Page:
Formula1 2022: New F1 Race Director has strictly defined track limits for…


As F1 prepares to officially kick off the much-anticipated 2022 season in Bahrain this weekend, the FIA has fixed yet another long-standing issue that has previously plagued the sport – track limits.

Forthe 2022 Bahrain Grand Prix, and potentially for the rest of the season, the white line will be defined as the edge of the track. This means that drivers will have to keep at least one wheel on their car within the track at all times or risk getting penalized.


The ruling comes courtesy of the newly appointed F1 Race Director Niels Wittich, who, in his official Race Director’s notes for the Bahrain GP, wrote the following:
“In accordance with the provisions of Article 33.3, the white lines define the track edges.”

The article Wittich is referring to is Article 33.3 of the F1 Sporting Regulations, which states:
Drivers must make every reasonable effort to use the track at all times and may not leave the track without a justifiable reason.

Drivers will be judged to have left the track if no part of the car remains in contact with it and, for the avoidance of doubt, any white lines defining the track edges are considered to be part of the track but the kerbs are not.


Wittich is one of two F1 Race Directors appointed by the FIA following last season’s Abu Dhabi controversy, the other being Eduardo Freitas. The pair share race directing responsibilities and are assisted by a Virtual Race Control Room, as well as advised by senior FIA official Herbie Blash.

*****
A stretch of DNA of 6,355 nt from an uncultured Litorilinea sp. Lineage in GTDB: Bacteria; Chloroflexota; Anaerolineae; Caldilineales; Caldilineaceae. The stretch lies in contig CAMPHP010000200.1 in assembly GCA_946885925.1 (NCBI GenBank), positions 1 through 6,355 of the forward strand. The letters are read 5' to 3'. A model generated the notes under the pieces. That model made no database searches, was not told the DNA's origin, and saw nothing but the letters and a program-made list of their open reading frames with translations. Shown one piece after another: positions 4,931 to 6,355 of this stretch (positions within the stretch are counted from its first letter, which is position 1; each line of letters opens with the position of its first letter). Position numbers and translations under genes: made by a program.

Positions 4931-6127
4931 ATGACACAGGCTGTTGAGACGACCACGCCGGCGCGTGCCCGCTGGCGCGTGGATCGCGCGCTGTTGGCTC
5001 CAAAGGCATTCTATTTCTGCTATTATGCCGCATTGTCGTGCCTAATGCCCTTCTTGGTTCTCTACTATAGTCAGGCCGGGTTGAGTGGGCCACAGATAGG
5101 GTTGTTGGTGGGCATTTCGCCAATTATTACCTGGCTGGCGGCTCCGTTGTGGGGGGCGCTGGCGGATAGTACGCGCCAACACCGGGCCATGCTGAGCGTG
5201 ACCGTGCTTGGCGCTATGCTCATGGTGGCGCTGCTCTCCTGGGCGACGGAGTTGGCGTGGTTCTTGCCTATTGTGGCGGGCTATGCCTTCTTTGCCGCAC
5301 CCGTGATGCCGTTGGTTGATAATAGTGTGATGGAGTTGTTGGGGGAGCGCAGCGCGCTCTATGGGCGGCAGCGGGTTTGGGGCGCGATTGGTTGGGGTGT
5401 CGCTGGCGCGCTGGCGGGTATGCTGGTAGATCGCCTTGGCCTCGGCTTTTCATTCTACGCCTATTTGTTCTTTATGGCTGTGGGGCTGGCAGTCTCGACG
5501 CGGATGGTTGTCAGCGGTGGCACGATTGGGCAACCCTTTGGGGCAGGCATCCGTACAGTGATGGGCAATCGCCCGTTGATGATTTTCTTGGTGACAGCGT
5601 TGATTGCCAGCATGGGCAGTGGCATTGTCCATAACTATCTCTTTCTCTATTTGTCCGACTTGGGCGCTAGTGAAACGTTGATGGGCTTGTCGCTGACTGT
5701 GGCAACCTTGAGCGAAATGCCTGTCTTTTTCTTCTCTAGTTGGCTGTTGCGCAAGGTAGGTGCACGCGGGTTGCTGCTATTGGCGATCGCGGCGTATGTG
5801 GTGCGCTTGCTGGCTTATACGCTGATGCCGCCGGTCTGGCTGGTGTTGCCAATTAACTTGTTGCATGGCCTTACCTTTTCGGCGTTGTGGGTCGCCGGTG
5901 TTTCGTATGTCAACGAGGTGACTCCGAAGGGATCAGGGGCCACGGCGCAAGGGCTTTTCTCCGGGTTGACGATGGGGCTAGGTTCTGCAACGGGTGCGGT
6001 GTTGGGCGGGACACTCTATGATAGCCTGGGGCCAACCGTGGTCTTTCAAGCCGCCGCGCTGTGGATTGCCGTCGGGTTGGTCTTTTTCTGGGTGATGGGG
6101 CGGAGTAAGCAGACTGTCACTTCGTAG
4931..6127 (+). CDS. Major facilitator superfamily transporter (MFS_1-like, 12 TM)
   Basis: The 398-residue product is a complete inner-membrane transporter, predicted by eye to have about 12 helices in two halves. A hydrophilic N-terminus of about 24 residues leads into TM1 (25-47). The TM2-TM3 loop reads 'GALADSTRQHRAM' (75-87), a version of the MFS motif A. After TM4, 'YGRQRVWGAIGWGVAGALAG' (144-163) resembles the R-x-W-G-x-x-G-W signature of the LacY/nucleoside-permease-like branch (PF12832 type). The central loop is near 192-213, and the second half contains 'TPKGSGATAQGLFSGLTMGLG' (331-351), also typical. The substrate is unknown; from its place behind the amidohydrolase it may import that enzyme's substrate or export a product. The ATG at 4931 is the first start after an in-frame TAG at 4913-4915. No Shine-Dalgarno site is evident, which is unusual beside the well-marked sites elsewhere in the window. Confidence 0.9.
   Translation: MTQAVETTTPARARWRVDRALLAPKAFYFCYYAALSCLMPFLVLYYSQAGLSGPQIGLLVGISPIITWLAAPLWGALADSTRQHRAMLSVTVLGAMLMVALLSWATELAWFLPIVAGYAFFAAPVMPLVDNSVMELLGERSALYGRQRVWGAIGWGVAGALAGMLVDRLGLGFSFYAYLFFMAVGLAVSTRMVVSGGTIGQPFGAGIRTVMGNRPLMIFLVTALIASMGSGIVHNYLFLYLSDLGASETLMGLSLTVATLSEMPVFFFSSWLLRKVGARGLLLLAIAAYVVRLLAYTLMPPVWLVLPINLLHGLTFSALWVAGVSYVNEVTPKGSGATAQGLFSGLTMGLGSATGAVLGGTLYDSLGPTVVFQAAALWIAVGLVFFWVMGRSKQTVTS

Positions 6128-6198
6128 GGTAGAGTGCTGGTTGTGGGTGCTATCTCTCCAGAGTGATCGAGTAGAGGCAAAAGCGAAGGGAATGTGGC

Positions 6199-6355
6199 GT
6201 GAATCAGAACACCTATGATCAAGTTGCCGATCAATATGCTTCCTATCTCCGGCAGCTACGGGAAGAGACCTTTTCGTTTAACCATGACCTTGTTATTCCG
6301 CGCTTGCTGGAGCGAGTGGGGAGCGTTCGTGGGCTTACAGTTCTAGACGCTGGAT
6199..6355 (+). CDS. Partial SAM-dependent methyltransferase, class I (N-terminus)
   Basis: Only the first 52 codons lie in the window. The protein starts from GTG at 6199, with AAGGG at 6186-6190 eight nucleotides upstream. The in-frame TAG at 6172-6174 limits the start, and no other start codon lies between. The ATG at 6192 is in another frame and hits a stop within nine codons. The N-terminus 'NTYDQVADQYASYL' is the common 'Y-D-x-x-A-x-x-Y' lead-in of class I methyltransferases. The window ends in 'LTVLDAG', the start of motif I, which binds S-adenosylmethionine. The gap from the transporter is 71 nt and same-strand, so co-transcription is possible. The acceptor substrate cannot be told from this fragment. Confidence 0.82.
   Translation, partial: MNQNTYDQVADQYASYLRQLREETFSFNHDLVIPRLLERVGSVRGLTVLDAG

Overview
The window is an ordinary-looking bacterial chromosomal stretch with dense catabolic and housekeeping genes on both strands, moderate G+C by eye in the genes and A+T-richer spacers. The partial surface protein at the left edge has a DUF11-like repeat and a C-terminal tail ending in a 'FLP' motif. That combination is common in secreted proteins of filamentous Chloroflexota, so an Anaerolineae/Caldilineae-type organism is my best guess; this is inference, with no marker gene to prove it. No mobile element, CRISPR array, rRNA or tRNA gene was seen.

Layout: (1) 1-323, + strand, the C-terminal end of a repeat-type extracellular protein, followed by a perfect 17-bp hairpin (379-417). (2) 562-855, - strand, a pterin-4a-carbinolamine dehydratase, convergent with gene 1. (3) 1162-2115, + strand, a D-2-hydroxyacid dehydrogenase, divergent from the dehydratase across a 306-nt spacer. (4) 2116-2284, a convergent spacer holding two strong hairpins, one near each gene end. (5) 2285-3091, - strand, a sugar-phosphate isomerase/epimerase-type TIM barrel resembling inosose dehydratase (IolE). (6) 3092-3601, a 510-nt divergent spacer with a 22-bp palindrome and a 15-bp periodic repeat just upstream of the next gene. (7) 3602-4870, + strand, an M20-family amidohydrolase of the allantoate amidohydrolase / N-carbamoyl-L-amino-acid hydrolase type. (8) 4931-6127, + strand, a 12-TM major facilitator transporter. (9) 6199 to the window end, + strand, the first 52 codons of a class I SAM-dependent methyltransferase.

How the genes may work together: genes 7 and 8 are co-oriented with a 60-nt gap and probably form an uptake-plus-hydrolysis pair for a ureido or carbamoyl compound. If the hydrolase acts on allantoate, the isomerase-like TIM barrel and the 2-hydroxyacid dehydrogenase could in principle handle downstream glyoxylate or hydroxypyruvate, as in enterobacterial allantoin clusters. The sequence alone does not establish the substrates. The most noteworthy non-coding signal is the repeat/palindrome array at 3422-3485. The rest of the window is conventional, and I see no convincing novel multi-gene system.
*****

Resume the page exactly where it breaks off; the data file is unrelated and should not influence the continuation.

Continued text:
F1 track limits have been controversial in recent past
Unregulated and partially regulated track limits have long been a source of controversy in previous seasons. In the past, the FIA took a hands-off approach to track limits and mostly expected drivers to adhere to track limits without strictly monitoring them.


Unlessa corner or a part of a track was deemed to give a ‘lasting advantage’ to drivers who ran off the track, these limits weren’t enforced. At other times, track limits were only enforced during certain sessions, such as qualifying, while drivers were allowed to run off the track during practice and race sessions.


This not only created confusion among fans and teams alike but also led to drivers exploiting the loophole to their advantage. During the season-opening 2021 Bahrain Grand Prix, Lewis Hamilton infamously ran off the track for the majority of the race without facing any consequences, and even went on to win.


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